Brief Review — MaskLab: Instance Segmentation by Refining Object Detection with Semantic and Direction Features
MaskLab, Instance Segmentation, With the Assistance of Semantic Segmentation & Direction Prediction
MaskLab: Instance Segmentation by Refining Object Detection with Semantic and Direction Features,
MaskLab, by Google Inc., RWTH Aachen University, and UCLA
2018 CVPR, Over 300 Citations (Sik-Ho Tsang @ Medium)
Instance Segmentation, Semantic Segmentation
- MaskLab is proposed, which produces three outputs: box detection, semantic segmentation, and direction prediction.
- Semantic segmentation assists the model in distinguishing between objects of different semantic classes including background, while the direction prediction, estimating each pixel’s direction towards its corresponding center, allows separating instances of the same semantic class.
1.1. Overall Framework
- MaskLab, employs ResNet-101 as feature extractor, and is built on top of Faster R-CNN framework.
- It consists of three components with all features shared up to conv4 (or res4×) block and one extra duplicate conv5 (or res5×) block is used for the box classifier in Faster R-CNN, producing:
- box prediction (in particular, refined boxes after the box classifier),
- semantic segmentation logits (logits for pixel-wise classification), and
- direction prediction logits (logits for predicting each pixel’s direction towards its corresponding instance center.
- Semantic segmentation logits and direction prediction logits are computed by another 1×1 convolution added after the last feature map in the conv5 block of ResNet-101.
- Given each predicted box (or region of interest), foreground-background segmentation is performed by exploiting those two logits. Specifically, a class-agnostic (i.e., with weights shared across all classes) 1×1 convolution is applied on the concatenation of (1) cropped semantic logits from the semantic channel predicted by Faster-RCNN and (2) cropped direction logits after direction pooling.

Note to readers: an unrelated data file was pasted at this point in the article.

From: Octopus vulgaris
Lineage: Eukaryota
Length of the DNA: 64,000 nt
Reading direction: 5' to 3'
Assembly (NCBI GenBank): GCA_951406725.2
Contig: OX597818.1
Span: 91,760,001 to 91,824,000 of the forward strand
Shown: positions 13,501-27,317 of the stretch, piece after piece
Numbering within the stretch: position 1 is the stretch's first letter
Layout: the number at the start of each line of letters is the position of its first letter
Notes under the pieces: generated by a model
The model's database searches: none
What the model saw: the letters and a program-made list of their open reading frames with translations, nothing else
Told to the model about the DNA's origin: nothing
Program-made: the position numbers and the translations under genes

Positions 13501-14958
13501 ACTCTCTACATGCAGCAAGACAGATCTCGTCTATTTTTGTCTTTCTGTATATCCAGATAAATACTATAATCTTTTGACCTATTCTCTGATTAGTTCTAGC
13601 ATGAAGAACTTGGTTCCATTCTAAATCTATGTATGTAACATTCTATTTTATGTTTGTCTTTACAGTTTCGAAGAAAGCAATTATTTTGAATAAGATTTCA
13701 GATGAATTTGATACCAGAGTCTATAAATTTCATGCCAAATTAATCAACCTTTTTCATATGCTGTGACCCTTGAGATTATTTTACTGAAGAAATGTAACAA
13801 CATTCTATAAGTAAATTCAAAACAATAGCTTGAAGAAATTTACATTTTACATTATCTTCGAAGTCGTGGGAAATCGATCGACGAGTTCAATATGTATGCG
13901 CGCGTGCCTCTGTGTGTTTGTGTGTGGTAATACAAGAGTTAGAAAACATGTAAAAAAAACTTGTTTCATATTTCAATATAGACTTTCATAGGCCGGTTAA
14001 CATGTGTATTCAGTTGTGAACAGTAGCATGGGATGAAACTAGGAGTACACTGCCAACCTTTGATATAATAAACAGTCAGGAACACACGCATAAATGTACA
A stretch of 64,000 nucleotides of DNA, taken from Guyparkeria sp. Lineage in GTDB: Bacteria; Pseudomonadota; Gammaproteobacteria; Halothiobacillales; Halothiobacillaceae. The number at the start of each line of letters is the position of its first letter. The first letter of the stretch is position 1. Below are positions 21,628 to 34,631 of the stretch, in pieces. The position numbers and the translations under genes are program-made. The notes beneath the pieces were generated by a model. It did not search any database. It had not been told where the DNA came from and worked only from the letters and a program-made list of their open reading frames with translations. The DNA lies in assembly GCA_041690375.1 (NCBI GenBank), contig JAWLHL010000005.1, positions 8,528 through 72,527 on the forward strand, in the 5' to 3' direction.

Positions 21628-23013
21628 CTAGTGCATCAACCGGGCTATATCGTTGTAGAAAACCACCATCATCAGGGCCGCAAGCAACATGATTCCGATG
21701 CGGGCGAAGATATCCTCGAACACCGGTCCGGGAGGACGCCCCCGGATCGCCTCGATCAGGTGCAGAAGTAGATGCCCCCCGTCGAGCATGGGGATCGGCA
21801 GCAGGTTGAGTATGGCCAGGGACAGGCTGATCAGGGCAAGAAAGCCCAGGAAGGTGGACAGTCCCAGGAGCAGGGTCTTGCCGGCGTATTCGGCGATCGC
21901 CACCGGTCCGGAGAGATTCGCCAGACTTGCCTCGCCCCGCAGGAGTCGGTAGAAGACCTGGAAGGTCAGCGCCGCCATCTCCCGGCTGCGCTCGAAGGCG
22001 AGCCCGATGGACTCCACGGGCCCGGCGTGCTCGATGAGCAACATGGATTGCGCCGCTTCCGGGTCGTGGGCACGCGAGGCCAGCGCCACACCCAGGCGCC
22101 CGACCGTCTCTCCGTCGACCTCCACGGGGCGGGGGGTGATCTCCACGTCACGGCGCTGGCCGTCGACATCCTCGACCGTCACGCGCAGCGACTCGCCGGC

As seen, the segmentation logits for ‘person’ clearly separate the person class from background and the tie class, and the direction logits are able to predict the pixel’s direction towards its instance center. After assembling the direction logits, the model is able to further separate the two persons within the specified box region.
1.2. Mask Refinement
- The generated coarse mask logits (by only exploiting semantic and direction features) are concatenated with features from lower layers of ResNet-101, which are then processed by three extra convolutional layers in order to predict the final mask.
1.3. Deformable Crop and Resize
- Inspired by DCN, “crop and resize” first crops a specified bounding box region from the feature maps and then bilinearly resizes them to a specified size (e.g., 4×4). The regions are then further divided into several sub-boxes (e.g., 4 sub-boxes and each has size 2×2) and another small network is employed to learn the offsets for each sub-box.
1.4. Atrous Convolution
- Atrous convolution, originated in DeepLab, is applied to extract features with output stride = 8.
1.5. Loss Function
- Only ground-truth boxes are used to train the branches that predict semantic segmentation logits and direction logits.
- Sigmoid function is applied to estimate both the coarse and refined mask results.
2.1. Ablation Studies
- Table 1: Using crop size more than 41 does not change the performance significantly.
- Table 2: When employing both semantic and direction features, the performance is improved. Using 4 bins (Figure 6) can further improves performance to 30.57%.
- Table 3: Using 8 directions is sufficient to deliver good performance, when adopting 4 bins for distance quantization. The proposed model thus uses 32 = 8×4 channels for direction pooling.
- Table 4: Using both conv1 and conv2 (i.e., the last feature map in res2× block) obtains the best performance of 33.89%. It is observed no further improvement when adding more lower-level features.
- Table 5: A hierarchy of different atrous rates (4, 8, 4) gives improved performance.
- Table 6: Pretrained on COCO, and further pretrained on JFT improve the mAP.
2.2. SOTA Comparisons
- Furthermore, pretraining MaskLab+ on the JFT dataset achieves performance of 38.1% mAP.
- In ‘Person’ channel, there can be some high activations in the non-person regions (e.g., regions that are near elephant’s legs and kite).
However, it is being handled by the box detection branch which filters out wrong box predictions.
Sub-boxes are deformed in a circle-shaped arrangement, attempting to capture longer context for box classification.
Failure mode is shown in the last row, mainly resulting from detection failure (e.g., missed-detection and wrong class prediction) and segmentation failure (e.g., coarse boundary result).